As against previous eras, massive industrialization and economic growth have increased China’s overall requirement for water. Traditionally the North is water deficient. In 2003, China launched the $60 billion South-to-North Water Transfer Project. It transfers water from the Yangtze River basin to replenish the dry North. The aim is to attain an annual transfer capacity of 21 billion cubic meters by 2030 and ultimately transfer twice that volume. Even this massive water would not have with China’s insatiable thirst. Hence additional plans were afoot like a massive canal and the Yinjiangbuhan tunnel from the Three Gorges Dam to Beijing. Other plans include shifting water from the Tibetan Plateau or Lake Baikal in Russia. But here’s the catch. The area from where China wants to transfer water is now suffering from the biggest drought. The current drought is also the harbinger of impending climate change. It puts all fancy Chinese infrastructure plans in limbo. These are also the plans which China is banking upon to revive its flagging economy. All these plans, apart from being geologically difficult, prohibitively costly, and politically difficult, are now virtually infeasible. It means that North China Plain agricultural produce (60% wheat, 45% corn, 35% cotton, and 64% peanuts) is hereafter at perpetual risk. A drought like this will also curtail rice yields in Southern China. This event is being underscored by heavy pollution and groundwater contamination already prevalent in China, but kept under wraps by the Communist Party. It will now come into public view. The macro instability of water inadequacy, food insecurity and collapsing infrastructural plans has suddenly surfaced. It will permanently cap the Chinese growth story.
The drought has occurred in an area where dependence on hydro water energy is high and has failed. China will take recourse to enhancing thermal power through coal as per indications already on the table. However, all forms of energy production—hydro, coal based or nuclear power—needs plenty of water, which is not available in China today. It will not be available tomorrow as well. Further, the Yangtze Basin, east of Sichuan to the coastal area is home to more than a billion people. The industrial might of China is in this area. For any further growth it simply needs more water. In the past 15 years this area has been increasingly experiencing a reduction in water availability. To expand economic capacities when there is already water shortage and especially in view of the possible outcomes of the current drought is fraught with huge risks. It places severe constraints on China’s overall growth. As someone said, “China can print money, but it cannot print water”.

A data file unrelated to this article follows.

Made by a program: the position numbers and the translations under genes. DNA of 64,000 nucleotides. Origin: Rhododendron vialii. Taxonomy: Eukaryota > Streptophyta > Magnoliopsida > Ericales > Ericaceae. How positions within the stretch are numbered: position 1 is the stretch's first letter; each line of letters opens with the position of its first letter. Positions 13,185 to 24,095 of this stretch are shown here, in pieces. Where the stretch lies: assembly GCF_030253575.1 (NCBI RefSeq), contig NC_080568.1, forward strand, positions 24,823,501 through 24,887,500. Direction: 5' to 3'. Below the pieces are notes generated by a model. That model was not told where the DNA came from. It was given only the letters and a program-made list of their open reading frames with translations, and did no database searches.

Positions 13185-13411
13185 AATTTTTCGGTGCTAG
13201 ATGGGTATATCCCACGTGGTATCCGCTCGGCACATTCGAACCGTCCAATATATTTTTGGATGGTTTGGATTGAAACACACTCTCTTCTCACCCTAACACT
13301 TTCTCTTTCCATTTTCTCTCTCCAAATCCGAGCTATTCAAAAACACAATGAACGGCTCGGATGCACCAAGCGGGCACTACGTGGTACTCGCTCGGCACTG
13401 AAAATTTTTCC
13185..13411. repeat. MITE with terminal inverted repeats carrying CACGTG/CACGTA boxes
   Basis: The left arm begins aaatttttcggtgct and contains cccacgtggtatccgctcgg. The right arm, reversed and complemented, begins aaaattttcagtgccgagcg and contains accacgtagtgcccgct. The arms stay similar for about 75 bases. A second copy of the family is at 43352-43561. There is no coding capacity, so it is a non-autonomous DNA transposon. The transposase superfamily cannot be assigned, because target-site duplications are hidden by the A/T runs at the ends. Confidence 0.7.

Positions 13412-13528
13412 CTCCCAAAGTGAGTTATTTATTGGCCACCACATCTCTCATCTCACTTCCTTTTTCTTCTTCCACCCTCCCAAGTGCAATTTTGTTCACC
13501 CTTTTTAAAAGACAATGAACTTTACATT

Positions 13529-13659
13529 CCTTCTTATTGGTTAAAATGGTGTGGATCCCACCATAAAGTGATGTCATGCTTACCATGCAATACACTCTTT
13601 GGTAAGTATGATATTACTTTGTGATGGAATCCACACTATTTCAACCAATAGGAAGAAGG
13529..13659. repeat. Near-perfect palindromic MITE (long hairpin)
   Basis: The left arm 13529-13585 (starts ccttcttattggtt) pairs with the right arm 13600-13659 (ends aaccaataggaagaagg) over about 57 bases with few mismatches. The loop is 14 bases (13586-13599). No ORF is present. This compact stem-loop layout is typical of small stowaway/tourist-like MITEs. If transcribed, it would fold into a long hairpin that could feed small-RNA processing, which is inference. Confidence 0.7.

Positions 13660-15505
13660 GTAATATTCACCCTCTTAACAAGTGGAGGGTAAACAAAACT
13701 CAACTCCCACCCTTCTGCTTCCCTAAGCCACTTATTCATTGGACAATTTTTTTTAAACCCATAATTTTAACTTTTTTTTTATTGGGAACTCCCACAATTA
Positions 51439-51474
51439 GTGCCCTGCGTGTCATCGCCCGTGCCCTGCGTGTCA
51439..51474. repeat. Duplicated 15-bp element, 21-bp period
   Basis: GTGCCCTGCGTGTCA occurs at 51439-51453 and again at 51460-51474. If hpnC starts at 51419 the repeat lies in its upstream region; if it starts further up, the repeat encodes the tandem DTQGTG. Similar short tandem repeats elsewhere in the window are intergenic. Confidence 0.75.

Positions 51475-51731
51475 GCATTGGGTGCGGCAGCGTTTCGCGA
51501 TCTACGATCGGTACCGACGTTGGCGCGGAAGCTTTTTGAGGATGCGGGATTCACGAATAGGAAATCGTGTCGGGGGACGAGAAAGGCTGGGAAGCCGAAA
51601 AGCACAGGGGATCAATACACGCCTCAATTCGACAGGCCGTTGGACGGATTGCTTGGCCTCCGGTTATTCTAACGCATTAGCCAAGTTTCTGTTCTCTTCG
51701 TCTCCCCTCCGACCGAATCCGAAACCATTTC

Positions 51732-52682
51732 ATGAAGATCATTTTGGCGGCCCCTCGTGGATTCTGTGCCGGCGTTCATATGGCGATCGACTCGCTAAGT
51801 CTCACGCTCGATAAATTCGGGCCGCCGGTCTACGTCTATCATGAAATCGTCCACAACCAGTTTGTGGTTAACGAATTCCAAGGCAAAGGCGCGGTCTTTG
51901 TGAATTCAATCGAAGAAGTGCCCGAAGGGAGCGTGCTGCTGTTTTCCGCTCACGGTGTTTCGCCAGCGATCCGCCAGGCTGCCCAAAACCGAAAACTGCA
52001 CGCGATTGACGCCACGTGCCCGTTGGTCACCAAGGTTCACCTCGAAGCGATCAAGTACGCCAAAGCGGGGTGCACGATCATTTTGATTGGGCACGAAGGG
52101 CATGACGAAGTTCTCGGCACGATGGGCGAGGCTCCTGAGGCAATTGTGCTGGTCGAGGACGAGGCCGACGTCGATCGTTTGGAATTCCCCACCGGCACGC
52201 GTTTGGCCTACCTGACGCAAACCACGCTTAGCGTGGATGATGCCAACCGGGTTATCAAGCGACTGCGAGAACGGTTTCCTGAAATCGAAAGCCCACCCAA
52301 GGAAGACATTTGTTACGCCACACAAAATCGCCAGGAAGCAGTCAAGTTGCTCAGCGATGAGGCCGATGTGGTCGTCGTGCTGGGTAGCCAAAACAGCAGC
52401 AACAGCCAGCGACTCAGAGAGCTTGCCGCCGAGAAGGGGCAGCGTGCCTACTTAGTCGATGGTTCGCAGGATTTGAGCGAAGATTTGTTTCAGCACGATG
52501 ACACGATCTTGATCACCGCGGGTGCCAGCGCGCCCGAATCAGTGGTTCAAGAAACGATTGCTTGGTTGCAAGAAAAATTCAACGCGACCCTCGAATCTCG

However, China is not the only country suffering from drought. Severe droughts across the northern hemisphere have hit the world’s richest economies. They extend from California to Europe. The drought in Europe, affecting Germany, Spain, Portugal, France and Italy is likely to be the worst in 500 years, with most waterways now rendered not navigable. Electricity generation, agriculture, manufacturing and tourism are going to be hit. It will also compound supply-chain disruptions due to the pandemic. Inflationary trends on energy and food prices from the Ukraine war will also weigh in. The buying power of the rich West is taking a hit.
As major world economies recover from their economies stressed by the Ukraine war and heightened by their respective droughts, their consumption pattern will reduce drastically. It will further hit Chinese factories that are exporting less as it is. The Chinese people, who are already consuming less, will consume even less after this drought. Large sections of Chinese industry have shut down or have produced below par due to lack of energy. There are two rate cuts in quick succession to shore up the economy. China’s major firms are delisting from the New York Stock Exchange. The indicators in July and August seem to be worse than in the April-June quarter. panic! The multiplier effect of the drought on the aids of China will now become telling. QED of this drought is that any recovery story of China is suspect and the story will be more about stagnation and decline hereafter.